A nearly century-old anchor separated from its ship finally has a resting place at the Georgia Ports Authority’s office next to Mary Ross Waterfront Park thanks to a prospective Eagle Scout with Boy Scouts of America Troop 248.
In 1922, the anchor held the four-masted schooner Woodstopton while a tugboat assisted it in approaching the port of Darien. The anchor cable snapped, and the anchor itself sank into Doboy Sound between Sapelo and Wolf islands in McIntosh County.
Dredged up decades later, the Lewis family, owners of the old Lewis Crab Factory in downtown Brunswick, put in on display until the factory closed in 1998.
Through some friends, Jack Fendig, a member of Boy Scouts of America Troop 248, found out the former owners of the business were hoping it could be used in a publicly visible way.
“They had an anchor they were moving and needed to get rid of it, and wanted to put it in a place where people could see it,” Fendig said. “At the same time, I was getting close to earning Eagle and needed an Eagle Scout project.”
It now sits at the entrance to the Georgia Ports Authority’s downtown office, just across Gloucester Street from Mary Ross Park’s liberty ship replica.
“It’s a credit to the life of the anchor, to put in a place it will be remembered and can be seen,” said Bill Dawson, general manager of the Brunswick port.
Fendig had more in mind than simply moving the anchor from one place to another, however. When in use, the anchor would have had a horizontal wooden beam with metal bands affixed to both ends. Instead of going an easier route, Fendig worked to restore it as faithfully as possible.
Fendig spent several months chiseling grooves into the wooden beam with hand tools while two scouts from another Boy Scout troop used blacksmithing tools and techniques from the time period to make the bands.
“In the old days that’s how they’d do it, we chiseled it so we could put the blacksmith bands on it,” Fendig said.
From there, with help from his fellow scouts and troop leaders, Fendig had the anchor moved by tractor, and placed it where it now rests with a forklift at the port’s office at Mary Ross Waterfront Park.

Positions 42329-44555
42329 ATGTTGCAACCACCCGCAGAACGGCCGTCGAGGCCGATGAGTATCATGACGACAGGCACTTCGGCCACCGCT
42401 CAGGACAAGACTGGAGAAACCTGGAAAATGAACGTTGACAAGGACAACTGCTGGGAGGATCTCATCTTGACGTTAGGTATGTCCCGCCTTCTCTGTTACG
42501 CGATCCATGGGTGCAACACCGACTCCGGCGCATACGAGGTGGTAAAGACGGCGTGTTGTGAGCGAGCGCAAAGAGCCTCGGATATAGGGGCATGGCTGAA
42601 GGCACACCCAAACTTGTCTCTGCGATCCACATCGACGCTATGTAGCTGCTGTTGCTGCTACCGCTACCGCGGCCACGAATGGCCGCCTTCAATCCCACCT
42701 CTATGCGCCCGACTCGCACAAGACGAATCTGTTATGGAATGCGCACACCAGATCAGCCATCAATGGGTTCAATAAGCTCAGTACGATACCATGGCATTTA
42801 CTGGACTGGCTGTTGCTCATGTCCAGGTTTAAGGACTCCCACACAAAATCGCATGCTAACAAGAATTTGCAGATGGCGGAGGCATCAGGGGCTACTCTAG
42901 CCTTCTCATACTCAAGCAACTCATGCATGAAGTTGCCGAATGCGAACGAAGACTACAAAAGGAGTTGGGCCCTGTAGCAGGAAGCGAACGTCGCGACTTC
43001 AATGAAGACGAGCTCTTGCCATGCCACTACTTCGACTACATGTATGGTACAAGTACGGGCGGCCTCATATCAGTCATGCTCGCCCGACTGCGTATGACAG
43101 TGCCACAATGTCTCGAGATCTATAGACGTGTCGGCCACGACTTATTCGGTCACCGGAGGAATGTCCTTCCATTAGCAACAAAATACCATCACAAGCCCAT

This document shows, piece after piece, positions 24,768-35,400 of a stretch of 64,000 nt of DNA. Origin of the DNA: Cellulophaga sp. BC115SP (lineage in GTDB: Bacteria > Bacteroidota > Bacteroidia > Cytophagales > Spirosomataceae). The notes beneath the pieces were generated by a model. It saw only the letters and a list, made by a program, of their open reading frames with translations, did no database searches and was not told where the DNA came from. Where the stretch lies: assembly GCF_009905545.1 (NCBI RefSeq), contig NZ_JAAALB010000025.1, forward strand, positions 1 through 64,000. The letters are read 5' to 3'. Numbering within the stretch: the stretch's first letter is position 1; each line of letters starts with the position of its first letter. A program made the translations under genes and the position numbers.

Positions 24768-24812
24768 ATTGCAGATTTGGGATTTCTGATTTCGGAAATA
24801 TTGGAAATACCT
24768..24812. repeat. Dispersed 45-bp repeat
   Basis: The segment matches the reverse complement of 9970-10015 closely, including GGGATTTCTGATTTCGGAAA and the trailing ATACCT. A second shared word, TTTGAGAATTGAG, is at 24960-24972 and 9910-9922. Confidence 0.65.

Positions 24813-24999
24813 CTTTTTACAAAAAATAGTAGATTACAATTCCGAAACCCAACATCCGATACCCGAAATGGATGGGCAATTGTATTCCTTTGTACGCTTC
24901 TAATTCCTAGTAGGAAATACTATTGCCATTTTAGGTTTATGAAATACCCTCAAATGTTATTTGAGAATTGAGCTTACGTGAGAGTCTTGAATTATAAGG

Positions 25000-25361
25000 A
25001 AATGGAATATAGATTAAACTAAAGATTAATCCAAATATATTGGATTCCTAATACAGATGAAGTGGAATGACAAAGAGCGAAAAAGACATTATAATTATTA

“As the forklift had it lifted up, we put the pavers under it, and they slowly lowered it onto the pavers,” Fendig said.
Finally, he and some other troop members laid a concrete foundation for a plaque, which tells the anchor’s tale.
From start to finish, Fendig said the project took about a year.
“His Eagle project was more involved than any I’ve seen. I think he logged a total of 200 hours on his project, which is a lot,” said Jay Torbert, Troop 248’s scoutmaster.
Early on, Fendig decided not to raise money. Local businesses donated all the supplies needed for the project, he said.
“Jack is a fine young man. He’s a hard worker. He had to balance athletics and scouts, and has done a good job doing that,” Torbert said.
The project was Fendig’s last step to earning the Eagle Scout award, but he’s not entirely done. His project still needs to be evaluated by an Eagle Scout Board of Review, which is set for September.
“I really like how scouts has taught me leadership. By that I mean, in this project everything I had just wouldn’t fit quite right, and I had to take charge and deal with it. It taught me a lot,” Fendig said.
He plans to stay with the troop for a few months to help younger scouts as older scouts had helped him, he said.
“It feels good, like I’m on top of the pyramid, but I’m really glad everyone helped me out,” Fendig said. “I’d just like to thank everyone who helped me get where I am. It took a lot of work to get this far.”